Innovative iWatch with curved glass could vault Apple to the front of wearable computer parade

February 12, 2013
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Could the watch be next?

A number of reports say Apple is busy working on an iWatch, a wristwatch device made of curved glass that would run the company’s iOS software. 

The New York Times reported its sources say such a device is being built by Apple, but didn’t have many other details.

One thing is assured, Apple doesn’t do me-too products and such a device would surely do a lot more than tell time.

It could for example include a version of Apple’s Siri mobile assistant you could easily consult with a secret agent-like whisper to your hand.

The NYT wonders aloud if it might include an improved version of Apple’s Map software giving you real-time directions. It might also be able to receive text messages, monitor your health or be used to make mobile payments, with Apple’s Passbook payment software.

Forbes had perhaps the most ironic idea in its list of features that would make an iWatch “a killer product”: 

  • iWatch can tell me where my mobile devices are.

Ahead of the curve

As for the rumors of “curved glass” the technology is very real. Corning, which makes the Gorilla Glass used in the iPhone and many other mobile devices, has created a bendable glass called Willow Glass that the company says can flop as easily as a piece of paper in the wind without breaking.

Pete Bocko, the CTO at Corning Glass Technologies, worked on Willow Glass. He told the Times it’s been under development for more than a decade and is finally ready.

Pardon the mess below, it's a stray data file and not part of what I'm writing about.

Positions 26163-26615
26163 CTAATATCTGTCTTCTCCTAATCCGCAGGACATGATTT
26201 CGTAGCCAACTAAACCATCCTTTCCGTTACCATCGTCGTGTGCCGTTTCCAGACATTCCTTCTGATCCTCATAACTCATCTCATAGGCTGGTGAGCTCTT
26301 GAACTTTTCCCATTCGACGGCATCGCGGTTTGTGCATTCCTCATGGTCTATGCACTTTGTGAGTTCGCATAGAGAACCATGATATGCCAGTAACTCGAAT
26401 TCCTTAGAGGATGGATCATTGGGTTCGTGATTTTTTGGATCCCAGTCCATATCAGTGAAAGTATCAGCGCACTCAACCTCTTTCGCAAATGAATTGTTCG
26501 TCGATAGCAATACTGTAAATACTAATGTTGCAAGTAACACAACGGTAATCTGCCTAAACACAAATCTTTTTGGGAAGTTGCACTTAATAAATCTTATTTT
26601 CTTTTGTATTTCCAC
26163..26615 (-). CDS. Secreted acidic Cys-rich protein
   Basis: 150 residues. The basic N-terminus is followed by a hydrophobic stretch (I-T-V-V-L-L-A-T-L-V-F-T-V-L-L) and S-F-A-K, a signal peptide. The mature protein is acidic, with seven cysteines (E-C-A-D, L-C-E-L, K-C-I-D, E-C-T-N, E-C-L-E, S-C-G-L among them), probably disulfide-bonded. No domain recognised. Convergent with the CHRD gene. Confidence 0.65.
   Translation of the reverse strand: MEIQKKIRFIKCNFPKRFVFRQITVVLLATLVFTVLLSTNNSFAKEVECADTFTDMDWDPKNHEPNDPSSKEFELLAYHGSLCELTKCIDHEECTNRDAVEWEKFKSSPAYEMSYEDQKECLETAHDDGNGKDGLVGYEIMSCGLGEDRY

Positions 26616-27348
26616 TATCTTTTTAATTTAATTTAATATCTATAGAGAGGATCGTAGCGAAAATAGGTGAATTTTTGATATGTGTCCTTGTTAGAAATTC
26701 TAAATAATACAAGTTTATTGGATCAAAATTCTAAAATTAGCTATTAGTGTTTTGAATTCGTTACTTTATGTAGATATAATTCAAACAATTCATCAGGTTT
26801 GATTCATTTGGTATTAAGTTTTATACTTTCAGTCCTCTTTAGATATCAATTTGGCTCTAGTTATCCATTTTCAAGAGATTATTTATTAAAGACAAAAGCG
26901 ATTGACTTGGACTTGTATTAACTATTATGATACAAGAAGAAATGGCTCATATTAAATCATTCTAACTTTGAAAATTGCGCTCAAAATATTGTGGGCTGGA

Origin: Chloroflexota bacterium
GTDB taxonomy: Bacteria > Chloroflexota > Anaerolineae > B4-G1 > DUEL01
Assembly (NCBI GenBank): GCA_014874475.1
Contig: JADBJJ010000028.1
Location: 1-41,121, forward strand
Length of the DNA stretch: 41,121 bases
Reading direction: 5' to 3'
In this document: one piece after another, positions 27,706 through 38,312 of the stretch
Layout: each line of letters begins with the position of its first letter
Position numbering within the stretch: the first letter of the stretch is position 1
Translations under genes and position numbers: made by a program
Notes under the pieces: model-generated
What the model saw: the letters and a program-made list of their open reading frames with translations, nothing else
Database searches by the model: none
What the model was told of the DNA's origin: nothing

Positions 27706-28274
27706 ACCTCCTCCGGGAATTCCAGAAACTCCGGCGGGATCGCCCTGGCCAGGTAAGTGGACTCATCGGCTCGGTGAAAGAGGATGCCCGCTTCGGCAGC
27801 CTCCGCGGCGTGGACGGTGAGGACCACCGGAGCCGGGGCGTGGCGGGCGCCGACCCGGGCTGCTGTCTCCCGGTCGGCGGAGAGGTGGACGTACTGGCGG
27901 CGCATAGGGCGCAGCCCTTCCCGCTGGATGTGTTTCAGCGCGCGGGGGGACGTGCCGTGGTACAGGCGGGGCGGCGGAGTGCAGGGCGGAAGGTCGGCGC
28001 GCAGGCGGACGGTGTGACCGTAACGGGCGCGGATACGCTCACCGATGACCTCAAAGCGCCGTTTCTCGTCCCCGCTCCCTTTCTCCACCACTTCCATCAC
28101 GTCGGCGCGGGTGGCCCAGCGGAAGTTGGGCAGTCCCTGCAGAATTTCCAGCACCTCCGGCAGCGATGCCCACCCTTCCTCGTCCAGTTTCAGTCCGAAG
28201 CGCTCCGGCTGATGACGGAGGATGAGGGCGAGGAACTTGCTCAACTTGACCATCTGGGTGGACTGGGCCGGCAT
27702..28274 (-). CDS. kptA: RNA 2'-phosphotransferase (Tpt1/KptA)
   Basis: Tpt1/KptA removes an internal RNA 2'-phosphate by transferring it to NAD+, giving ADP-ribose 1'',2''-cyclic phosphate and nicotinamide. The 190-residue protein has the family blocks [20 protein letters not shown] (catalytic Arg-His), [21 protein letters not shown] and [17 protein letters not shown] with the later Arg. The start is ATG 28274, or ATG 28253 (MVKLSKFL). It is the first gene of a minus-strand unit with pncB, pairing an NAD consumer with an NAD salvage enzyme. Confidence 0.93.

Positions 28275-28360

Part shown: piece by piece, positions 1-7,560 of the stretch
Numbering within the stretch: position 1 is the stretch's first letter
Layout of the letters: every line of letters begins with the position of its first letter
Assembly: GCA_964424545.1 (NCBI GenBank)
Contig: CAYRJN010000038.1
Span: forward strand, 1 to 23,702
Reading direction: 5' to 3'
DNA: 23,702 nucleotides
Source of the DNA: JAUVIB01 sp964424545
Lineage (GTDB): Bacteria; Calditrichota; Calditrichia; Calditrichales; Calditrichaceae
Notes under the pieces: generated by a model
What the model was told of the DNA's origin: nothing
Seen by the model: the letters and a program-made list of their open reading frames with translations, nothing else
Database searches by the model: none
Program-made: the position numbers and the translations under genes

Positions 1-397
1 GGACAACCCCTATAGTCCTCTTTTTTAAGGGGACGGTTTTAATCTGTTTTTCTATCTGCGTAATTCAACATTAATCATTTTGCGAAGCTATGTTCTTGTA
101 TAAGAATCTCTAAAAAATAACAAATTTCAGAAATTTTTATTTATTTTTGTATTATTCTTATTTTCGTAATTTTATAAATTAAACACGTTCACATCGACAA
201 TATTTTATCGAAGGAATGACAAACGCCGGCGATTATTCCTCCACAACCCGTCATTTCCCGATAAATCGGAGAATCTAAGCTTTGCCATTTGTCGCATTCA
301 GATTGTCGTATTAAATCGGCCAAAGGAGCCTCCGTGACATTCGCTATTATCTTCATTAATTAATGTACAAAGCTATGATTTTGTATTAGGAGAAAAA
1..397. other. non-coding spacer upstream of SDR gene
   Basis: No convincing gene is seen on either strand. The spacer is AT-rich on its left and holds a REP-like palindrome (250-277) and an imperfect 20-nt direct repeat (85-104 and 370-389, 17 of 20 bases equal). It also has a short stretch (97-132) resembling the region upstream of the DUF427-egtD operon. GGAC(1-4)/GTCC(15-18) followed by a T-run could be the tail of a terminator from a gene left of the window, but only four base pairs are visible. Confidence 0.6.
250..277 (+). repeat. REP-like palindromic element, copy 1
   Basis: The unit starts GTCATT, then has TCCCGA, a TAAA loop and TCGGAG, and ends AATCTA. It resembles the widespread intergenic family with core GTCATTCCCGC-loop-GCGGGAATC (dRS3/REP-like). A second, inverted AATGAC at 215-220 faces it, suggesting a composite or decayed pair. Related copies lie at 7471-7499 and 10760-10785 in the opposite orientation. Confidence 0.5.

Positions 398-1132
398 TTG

“You can certainly make it wrap around a cylindrical object and that could be someone’s wrist,” Mr. Bocko said. “Right now, if I tried to make something that looked like a watch, that could be done using this flexible glass.”

Addressing emerging markets

In a report last month, well-known Apple watcher Gene Munster said:

“We believe technology could progress to a point where consumers have a tablet plus wearable computers, like watches or glasses, that enable simple things like voice calls, texting, quick searches, navigation.”

Munster, an analyst at Piper Jaffray, added: “These devices are likely to be cheaper than an iPhone and could ultimately be Apple’s best answer to addressing emerging markets.”

Analyst Tim Bajarin said recently that he believes Apple is the company best-suited to finally deliver the kind of Dick Tracy watch that first appeared in comics 60 years ago. 


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